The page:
Wednesday, January 30, 2013

C  I  T  Y    O  F    A  T  L  A  N  T  A


WHO:              Atlanta City Council Member Michael Julian Bond; Atlanta Bicycle Coalition

WHAT:           Atlanta Bicycle Coalition’s “Let’s Get Visible” Initiative Press Conference

WHERE:         Woodruff Park Reading Room

WHEN:           Friday, December 14 at 6:30 p.m.

ATLANTA – Atlanta City Council Member Michael Julian Bond is partnering with the Atlanta Bicycle Coalition (ABC) to promote bicycle safety.  Bond is donating bicycle lights for the annual “Let’s Get Visible” initiative followed by a bicycle “Tour de Lights” on Friday, December 14.  He and members of ABC will hold a press conference at 6:00 p.m. to promote the annual initiative.

Bond, chairman of the council’s public safety committee, decided to donate 200 lights to ABC’s effort to ensure that all Atlanta area cyclists in need of a light have access to one.  Bond will distribute the lights to ABC volunteers, who in turn will pass them along to cyclists they encounter in need during evening hours.

“It is important to be visible on a bicycle at all times but especially at night. Our goal is to get safety lights to ‘utilitarian’ cyclists, like students and working people who depend on a bicycle as their primary mode of transport,” said Bond. “It is also the law,” he added. “Georgia law requires a front white light and rear red light or reflector when riding in dark or dusk conditions.” 

“Every year we give away over 500 bike lights and safety tip cards, to help create a culture of responsible riding. In order for cyclists and drivers to share the road safely and legally, both groups must respect traffic laws and each other, and this initiative gets our message out to those who most need to hear it,” notes ABC executive director Rebecca Serna.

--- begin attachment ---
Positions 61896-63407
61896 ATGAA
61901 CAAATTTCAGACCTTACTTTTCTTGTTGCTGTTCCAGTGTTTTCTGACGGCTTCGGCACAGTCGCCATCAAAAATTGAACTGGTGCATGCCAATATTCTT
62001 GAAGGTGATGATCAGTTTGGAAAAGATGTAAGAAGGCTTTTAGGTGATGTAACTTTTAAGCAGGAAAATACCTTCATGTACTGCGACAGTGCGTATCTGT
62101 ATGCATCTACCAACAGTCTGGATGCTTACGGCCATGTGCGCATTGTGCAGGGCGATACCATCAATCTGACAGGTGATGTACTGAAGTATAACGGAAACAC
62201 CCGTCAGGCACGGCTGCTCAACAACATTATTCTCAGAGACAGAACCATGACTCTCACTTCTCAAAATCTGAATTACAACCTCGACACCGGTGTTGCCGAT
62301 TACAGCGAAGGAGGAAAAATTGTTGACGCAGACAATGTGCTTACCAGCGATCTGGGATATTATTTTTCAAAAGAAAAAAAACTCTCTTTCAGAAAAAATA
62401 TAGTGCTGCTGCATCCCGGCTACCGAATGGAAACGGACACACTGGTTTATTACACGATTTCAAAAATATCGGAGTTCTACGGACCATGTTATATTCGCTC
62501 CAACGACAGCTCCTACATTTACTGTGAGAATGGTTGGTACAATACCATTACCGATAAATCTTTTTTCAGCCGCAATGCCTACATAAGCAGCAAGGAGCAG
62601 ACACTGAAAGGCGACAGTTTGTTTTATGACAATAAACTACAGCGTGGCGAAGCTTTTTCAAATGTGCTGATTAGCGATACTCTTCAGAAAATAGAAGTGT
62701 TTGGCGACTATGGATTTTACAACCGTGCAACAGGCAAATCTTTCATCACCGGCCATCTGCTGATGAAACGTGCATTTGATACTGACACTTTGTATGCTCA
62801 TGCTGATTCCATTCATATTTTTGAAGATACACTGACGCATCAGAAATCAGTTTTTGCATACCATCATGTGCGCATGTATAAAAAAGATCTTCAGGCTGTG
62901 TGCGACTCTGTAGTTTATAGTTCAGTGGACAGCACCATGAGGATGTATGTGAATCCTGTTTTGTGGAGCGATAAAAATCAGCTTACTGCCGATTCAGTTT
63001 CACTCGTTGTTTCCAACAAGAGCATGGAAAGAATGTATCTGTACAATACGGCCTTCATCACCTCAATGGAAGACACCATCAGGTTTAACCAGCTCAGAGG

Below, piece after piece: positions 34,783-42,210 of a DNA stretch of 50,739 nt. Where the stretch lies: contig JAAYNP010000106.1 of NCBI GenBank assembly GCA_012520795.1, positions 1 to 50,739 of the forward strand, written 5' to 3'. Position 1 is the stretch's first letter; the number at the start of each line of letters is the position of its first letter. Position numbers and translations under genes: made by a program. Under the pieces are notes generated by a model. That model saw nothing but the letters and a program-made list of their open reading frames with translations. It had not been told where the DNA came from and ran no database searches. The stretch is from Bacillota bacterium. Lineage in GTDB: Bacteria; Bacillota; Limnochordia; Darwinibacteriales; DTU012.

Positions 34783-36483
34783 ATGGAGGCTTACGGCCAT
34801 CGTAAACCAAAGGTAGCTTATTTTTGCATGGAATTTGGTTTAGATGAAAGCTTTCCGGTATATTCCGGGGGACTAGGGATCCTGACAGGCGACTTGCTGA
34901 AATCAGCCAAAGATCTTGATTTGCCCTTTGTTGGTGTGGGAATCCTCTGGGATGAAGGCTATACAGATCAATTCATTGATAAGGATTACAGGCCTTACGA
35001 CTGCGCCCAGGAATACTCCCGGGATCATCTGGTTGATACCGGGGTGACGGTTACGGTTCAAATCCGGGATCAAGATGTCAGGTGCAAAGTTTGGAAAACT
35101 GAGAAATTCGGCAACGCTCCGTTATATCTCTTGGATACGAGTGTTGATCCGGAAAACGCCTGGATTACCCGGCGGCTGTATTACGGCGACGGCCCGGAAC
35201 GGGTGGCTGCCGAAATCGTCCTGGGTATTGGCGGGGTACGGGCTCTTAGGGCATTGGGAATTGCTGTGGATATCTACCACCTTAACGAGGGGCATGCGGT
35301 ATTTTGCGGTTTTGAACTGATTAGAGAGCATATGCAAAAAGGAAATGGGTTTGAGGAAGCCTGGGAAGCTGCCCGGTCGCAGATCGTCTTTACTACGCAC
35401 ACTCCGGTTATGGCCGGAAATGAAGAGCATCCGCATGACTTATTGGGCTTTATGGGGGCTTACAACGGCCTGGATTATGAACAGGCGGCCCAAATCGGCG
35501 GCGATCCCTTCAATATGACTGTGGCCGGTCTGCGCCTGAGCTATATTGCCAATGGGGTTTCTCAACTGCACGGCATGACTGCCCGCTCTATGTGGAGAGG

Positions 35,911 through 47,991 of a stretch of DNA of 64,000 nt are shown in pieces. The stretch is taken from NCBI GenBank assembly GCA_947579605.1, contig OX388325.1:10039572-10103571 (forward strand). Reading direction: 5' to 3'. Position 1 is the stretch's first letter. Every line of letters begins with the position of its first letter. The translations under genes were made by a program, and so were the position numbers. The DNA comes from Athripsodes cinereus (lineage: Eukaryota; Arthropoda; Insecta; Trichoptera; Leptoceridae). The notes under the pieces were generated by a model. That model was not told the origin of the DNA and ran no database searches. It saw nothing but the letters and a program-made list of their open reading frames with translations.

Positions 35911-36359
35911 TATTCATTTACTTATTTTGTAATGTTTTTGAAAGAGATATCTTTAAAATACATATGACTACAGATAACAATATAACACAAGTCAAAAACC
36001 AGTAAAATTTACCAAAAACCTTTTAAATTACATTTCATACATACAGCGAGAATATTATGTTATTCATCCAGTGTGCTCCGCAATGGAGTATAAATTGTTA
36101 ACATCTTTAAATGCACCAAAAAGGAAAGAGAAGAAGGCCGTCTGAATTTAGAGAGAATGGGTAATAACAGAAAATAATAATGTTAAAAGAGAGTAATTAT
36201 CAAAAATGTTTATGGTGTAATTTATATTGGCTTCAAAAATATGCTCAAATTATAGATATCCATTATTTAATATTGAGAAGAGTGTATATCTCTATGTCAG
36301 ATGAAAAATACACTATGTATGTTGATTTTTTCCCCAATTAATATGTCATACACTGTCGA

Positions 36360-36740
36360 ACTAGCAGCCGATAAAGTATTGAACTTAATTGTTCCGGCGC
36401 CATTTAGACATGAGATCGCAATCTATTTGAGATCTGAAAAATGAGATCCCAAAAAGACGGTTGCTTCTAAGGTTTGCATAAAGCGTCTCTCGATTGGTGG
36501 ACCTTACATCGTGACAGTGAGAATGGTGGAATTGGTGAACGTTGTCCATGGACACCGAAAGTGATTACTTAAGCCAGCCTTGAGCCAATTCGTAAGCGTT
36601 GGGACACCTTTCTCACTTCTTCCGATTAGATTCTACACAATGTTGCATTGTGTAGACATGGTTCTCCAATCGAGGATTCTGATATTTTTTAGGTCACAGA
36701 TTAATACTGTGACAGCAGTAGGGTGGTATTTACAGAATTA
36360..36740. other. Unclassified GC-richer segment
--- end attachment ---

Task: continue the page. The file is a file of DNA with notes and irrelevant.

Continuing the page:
As Bond noted, Georgia law requires a front white light and rear red light or reflector, but too many cyclists lack the proper lighting to be visible to drivers during winter months, when they are more likely to ride in dark conditions. While cycling is a safe activity that can add years to one’s life, being seen is key to avoiding a crash. This initiative focuses on distributing lights to those who would otherwise be riding in the dark without them, especially low-income riders and students.

Volunteers riding in pairs or teams approach bicyclists riding without lights to offer a light donation. Recipients are first surprised, then grateful that the city and a nonprofit take such an interest in their safety and well-being. The Governor’s Office of Highway Safety (GOHS) contributes to this project by funding the Atlanta Bicycle Coalition’s safety, education, and awareness raising activities. GOHS strives to make Georgia’s roads as safe as possible.

Following the light distribution, cyclists will take off for Mobile Social’s Tour de Lights bike ride throughout the city, touring some of the best holiday light destinations in Atlanta.  The ride will end at Westside Octane Coffee. 

Friday’s event is part of ABC’s bimonthly Mobile Social, the organization’s largest group ride that take place the 2nd Friday of every month. The aim of these Mobile Socials is to recruit more people on bicycles, explore the city, and to support local businesses.

The city of Atlanta has witnessed a dramatic increase in the number of residents choosing to cycle as a primary means of transportation as well as for recreation.  With so many additional cyclists on the road, bicycle safety has become a chief concern.  The fall and winter months only add to this concern as the evening commute occurs after the sun has set and many cyclists do not have the proper lighting.